I was taken ill on the night of the 19′′ and did not get about until Saturday, the 21st.

Monday, the 23d, I called upon the President to transact some business and after conversing with him a few minutes Mr. Granger entered. The President soon introduced the subject of the Bank and his Veto and spoke with much feeling of the violence with which he was attacked and denounced by the Whigs and declared that he looked upon many of them as his very worst enemies. I told him it was what I had all along feared, if no means could be devised by which the Veto could be avoided-that in truth the excitement was not so general or the expression of disapprobation as strong as I had apprehended and endeavored to show him would take place. Mr. Granger said there was much to be considered on both sides, for, said he, "Sir, in every town and village, at the places where you and Genl. Harrison were insulted and denounced last fall, while the Whigs were supporting and defending you-flags are now hung out by your then enemies with Tyler and 2 Word obscure, but seems to be "duties".

3 Senator William C. Rives of Virginia.

But a

In the original this paragraph follows the fourth paragraph below. clean copy exists, made at some time for Mr. Ewing, in which the order is as herein given.

the Veto inserted on them in large characters-they have their triumphal processions, burn tar barrels, fire cannon and rejoice while the friends who elevated you either retire in silent sorrow or break out in expressions of disappointment or anger." To this the President replied little and we soon parted.

On Saturday the 21st the President, the Secretary of War and myself went to the Arsenal to see some experiments with improved rockets. In the course of conversation there he threw out very strong intimations that he would probably veto the Bill which had lately been introduced if it should come to him.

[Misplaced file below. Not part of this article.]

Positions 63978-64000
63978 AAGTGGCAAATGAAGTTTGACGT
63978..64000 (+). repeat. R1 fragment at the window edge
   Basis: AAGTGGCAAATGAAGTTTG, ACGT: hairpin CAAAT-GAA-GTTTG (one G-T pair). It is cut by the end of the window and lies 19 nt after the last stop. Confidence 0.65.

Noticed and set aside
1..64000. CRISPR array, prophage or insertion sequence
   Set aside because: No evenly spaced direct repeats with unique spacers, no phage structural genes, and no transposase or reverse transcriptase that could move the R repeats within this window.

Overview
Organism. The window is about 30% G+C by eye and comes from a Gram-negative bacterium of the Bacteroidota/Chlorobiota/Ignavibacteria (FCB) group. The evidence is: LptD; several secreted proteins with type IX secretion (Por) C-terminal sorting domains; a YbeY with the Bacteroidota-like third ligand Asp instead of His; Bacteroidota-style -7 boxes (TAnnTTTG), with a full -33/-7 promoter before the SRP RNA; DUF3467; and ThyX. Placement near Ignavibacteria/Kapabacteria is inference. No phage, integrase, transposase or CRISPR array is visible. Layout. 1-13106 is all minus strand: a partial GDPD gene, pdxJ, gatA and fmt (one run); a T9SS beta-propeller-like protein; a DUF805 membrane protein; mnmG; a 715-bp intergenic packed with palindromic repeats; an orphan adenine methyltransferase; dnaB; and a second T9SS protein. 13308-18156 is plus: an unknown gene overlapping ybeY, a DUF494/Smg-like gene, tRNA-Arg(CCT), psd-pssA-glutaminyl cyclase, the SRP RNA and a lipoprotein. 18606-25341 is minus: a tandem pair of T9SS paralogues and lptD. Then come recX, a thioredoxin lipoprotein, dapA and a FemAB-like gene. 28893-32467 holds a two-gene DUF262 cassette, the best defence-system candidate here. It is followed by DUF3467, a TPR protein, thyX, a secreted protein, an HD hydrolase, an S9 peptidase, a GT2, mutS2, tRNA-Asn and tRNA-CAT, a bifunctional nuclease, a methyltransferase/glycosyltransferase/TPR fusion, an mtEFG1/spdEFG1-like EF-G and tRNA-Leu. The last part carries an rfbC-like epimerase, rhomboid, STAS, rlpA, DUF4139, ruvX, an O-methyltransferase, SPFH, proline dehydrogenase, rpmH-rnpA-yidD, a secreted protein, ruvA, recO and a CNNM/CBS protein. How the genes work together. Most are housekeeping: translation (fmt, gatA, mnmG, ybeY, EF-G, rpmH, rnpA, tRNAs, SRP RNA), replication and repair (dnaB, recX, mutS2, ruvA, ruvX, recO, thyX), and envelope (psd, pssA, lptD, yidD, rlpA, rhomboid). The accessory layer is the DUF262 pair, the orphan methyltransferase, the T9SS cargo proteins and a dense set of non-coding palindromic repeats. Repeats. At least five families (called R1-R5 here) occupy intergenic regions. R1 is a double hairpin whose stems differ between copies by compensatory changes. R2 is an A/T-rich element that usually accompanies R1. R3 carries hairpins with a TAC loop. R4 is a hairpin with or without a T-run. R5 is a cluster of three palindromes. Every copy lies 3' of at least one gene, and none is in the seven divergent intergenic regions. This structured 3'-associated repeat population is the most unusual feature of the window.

Monday the 23d I sent him my argument upon the Bill as it then stood-having in the meantime received a printed copy of the Bill. Mr. Webster's had been sent up a short time before. The 25th we had Cabinet Council-the President seemed gloomy and depressed-intimated in strong terms that he would not sign the bill and earnestly requested us to get it postponed said in reply to an expression of doubt. on our part that we had got it up easily, we might postpone it as easily if we chose to do it. He seemed earnest and exigent that this should be done.

On the 26" I conversed with him again in the presence of Granger. He still earnestly solicited postponement, not as he said because of the political but of the personal difficulties which immediate action upon it would involve.

A meeting of the members of the Cabinet was called at Mr. Webster's on the evening of the 27" to take this matter into consideration. When after much consultation and a full interchange of opinions it was agreed to endeavor to postpone, if we found it could be done by the general assent of the Whigs of the two Houses of Congress.